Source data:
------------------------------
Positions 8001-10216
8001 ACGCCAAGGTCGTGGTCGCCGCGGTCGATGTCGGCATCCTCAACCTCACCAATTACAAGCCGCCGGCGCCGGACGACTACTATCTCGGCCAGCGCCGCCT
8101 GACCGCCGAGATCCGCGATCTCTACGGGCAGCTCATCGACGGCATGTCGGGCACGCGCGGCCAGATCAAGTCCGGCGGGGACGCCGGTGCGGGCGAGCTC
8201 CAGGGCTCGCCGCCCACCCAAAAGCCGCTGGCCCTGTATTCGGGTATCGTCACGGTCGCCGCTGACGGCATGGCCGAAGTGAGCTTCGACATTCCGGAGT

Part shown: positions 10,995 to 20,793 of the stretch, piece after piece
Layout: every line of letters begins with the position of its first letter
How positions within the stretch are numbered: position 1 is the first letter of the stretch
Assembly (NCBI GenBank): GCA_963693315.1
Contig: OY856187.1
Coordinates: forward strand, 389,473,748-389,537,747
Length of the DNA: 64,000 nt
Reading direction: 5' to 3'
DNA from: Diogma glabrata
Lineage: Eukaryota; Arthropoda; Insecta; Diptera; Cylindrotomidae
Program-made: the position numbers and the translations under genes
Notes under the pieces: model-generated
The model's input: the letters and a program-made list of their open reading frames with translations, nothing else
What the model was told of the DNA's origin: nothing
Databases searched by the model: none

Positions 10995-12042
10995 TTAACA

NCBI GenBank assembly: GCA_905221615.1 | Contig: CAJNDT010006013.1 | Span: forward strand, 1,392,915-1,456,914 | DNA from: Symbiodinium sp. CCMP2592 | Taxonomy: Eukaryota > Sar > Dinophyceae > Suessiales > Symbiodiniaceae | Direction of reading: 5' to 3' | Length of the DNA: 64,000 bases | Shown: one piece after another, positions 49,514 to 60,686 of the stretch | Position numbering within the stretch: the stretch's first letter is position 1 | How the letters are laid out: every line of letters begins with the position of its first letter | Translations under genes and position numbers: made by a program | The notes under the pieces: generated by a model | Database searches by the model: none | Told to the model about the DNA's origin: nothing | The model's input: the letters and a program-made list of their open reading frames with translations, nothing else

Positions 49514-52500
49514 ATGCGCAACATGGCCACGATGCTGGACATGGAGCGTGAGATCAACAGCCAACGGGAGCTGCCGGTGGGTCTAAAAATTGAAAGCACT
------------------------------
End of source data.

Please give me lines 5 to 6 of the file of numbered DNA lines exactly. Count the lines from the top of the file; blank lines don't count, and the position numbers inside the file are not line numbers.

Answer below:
Part shown: positions 10,995 to 20,793 of the stretch, piece after piece
Layout: every line of letters begins with the position of its first letter